This is late...We've been pretty busy with house stuff lately. Also, since this is more biking, I almost felt like I needed to do another running post again. However, with it being officially "taper time", there really isn't much of anything going on here.
We got up super early to drive out and get registered. They actually had a "hard start" for the century riders at 8am. Ryan met up with some Wolverines, but didn't really do the hard (mass) start with tape and pacecar. It seemed really crowded and I am glad I didn't do it either. The half century didn't start until 9, but that was a "soft start", which meant we could start whenever. They did have a timing clock set up, but it was for "entertainment purposes only", with no official times. I was mostly nervous about getting lost or getting a flat. Thankfully, the course was really well marked. There were also lots of rest stops. Probably more than I should have used. I was super excited about all the yummy food they had at them too. I ate way to many cookies and peanut butter and jelly sandwiches during this ride. I didn't use hardly any of my gels. It was good and bad. I enjoyed the food, but I didn't really get to practice my race day nutrition. I also really want to figure out how to pack a PB&J on my bike. Any tips there? I am not kidding. It was what I was craving during my long ride with Cristina, and when they had them at the stops, I just devoured them! They were cut into small squares, and I think I only had 1 full sandwich worth, but between those and the cookies, I was set! I love that biking does not upset my stomach at all. I felt like I could have eaten anything during that ride, especially with all the stops. There were probably too many stops for my training purposes, but again, maybe it was ok being about a week out from my big race. I used them to link back up with my dad. He wanted me to go ahead after staying together for almost the first 20 miles. I told myself at the last stop, which was only 9 miles from the end, that I wasn't going to eat any of their food, but I just couldn't do it!
In addition to the food on the ride, it was hilly and beautiful. It went through lots of horse farms and was very green. For the most part, there were always other riders in sight. There was one stretch where I felt like I was all alone for a while, and worried I was lot, but finally caught up with some people.
It took me a little over 3 hours to finish the 50 miles, not including the stops. I wasn't setting any records here, but I wanted to keep the pace easy and enjoy the ride. I came away from this feeling really good about my next race!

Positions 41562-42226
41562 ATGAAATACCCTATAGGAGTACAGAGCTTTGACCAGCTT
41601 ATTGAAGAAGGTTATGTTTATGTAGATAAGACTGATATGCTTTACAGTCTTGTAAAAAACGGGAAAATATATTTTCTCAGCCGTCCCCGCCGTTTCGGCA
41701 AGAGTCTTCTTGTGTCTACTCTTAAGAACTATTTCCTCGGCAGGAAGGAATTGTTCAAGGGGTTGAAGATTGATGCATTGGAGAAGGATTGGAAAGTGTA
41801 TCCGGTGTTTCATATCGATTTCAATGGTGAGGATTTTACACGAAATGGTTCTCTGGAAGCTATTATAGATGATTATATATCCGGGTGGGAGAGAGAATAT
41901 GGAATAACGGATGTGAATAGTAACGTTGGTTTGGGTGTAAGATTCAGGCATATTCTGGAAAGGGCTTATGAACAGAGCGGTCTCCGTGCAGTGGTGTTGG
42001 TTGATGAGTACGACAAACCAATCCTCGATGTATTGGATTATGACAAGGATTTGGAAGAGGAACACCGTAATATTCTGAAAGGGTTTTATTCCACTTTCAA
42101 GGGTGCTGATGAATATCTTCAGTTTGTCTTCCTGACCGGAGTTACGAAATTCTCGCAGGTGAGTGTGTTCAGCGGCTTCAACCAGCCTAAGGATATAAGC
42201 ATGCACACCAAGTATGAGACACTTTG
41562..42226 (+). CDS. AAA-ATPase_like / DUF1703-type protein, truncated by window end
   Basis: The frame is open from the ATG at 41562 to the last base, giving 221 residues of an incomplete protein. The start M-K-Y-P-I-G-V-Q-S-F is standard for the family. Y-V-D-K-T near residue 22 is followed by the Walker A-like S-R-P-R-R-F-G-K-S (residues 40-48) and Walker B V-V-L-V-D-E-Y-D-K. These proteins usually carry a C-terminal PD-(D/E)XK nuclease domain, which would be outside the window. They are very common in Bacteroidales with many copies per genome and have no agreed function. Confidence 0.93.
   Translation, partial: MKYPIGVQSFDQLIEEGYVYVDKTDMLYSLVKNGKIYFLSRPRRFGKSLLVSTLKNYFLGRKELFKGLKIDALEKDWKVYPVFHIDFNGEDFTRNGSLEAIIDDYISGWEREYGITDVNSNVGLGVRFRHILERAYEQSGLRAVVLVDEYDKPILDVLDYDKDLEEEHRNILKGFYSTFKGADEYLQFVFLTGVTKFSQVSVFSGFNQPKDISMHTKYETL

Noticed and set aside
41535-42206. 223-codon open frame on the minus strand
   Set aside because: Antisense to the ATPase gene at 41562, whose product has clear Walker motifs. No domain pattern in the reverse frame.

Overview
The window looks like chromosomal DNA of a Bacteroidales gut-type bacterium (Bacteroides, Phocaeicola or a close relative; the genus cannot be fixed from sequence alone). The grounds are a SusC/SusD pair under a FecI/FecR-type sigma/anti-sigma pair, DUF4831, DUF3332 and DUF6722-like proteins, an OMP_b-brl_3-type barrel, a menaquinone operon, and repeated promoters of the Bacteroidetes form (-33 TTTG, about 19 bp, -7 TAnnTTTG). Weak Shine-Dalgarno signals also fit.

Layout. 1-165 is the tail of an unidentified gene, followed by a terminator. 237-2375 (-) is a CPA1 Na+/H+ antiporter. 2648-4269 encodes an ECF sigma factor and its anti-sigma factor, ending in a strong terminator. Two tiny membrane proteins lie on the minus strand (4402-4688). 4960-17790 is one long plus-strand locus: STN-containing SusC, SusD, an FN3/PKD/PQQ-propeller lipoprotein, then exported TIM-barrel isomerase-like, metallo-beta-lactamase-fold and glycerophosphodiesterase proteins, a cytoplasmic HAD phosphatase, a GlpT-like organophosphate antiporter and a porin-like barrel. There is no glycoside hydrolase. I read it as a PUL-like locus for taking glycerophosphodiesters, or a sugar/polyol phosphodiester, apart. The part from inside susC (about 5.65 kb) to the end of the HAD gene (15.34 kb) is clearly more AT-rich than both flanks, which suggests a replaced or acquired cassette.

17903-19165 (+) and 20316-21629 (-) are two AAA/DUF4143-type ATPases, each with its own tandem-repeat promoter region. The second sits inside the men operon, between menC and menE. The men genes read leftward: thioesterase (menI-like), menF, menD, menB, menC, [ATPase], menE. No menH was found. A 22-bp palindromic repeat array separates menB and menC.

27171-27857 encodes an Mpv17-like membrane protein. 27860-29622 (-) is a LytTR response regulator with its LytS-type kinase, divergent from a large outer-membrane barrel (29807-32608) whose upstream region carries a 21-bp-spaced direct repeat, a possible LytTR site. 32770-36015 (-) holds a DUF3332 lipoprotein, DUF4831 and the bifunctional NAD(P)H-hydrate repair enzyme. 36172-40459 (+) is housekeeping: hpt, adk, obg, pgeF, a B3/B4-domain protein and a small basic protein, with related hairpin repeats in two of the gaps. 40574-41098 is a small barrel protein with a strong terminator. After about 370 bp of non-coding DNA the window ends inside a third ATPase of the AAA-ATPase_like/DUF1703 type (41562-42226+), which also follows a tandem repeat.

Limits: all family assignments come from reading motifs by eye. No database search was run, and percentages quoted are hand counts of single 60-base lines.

Here are a few pictures.
Anyway, I am totally serious about the pb&j on the bike at my next race. Any advice for this? I am limited by the space on my bike where I can store things due to it being so compact. My bento box from my road bike doesn't fit in the same spot on my tri bike, and I can't reach it very well where it does fit. I am not allowed to accept food from spectators. I also think if I eat it in the middle of the bike ride, my stomach might actually be ok for the run. When I did my marathon training in the afternoons, I would eat a pb&j sometimes for lunch, and run a couple hours later. I did have more access to bathrooms, though, in between. Ah, the details to figure out!
Finally, I had an awesome day today. I finished up my taper and then took my tri bike in since I am a total bike dork and was having trouble with my rear brake rubbing SINCE MY WHEEL WAS ON CROOKED!!!! I should be embarassed to be an engineer for that one. They did make a few more adjustments than just that, though, since the cables have stretched a bit all over. However, I did run into Shelby at the shop! Totally random too! She was bringing Colin's bike in. It is sweet, and my bike was totally jealous of its awesomeness. We chatted for quite a while about all sorts of things and she was super helpful with keeping my kids from destroying the store while I was able to explain my stupidity to the guys fixing it. I think I really shocked him when he learned the distance of my race. He first asked how many miles were on the bike. My answer was maybe a hundred or so? It really hasn't been ridden much, and this half century was on my road bike, as well as over 40 miles of my 100 mile week. I was asking about where to put my Garmin since it is so huge and I NEED the Aerodrink for this race. He gave me a few options that they could do, but we discussed that it might just be easier to wear it on my wrist. He stated, "you will have, what, 12-15 miles on the bike in your race and have time to look at your watch". I corrected him with 56 miles...., and he was like, "Oh, you're doing the real deal". He probably thinks I am going to die on the bike course, but hey, my bike is brand new so I couldn't have had it that long to have racked up too many miles, especially with this crazy weather the midwest has been getting!
This evening, Keira and Soren biked to get ice cream. It was awesome watching them. Soren had a tough time heading out, and wanted to be pushed in the stroller (which I had just in case this happened) about halfway there. It is a little under a mile each way, I think. Keira is super fast, so he (as well as I) was getting frustrated trying to stay together. Keira was zipping along on her balance bike from last year, and he just could not keep up. The ice cream was sufficient fuel for him, though, and he made it the whole way home. It helped that he had gained some skills on the way out and Keira was tired and goind a little slower. He was actually sitting on the seat and gliding along some of the time instead of just walking with it by the end!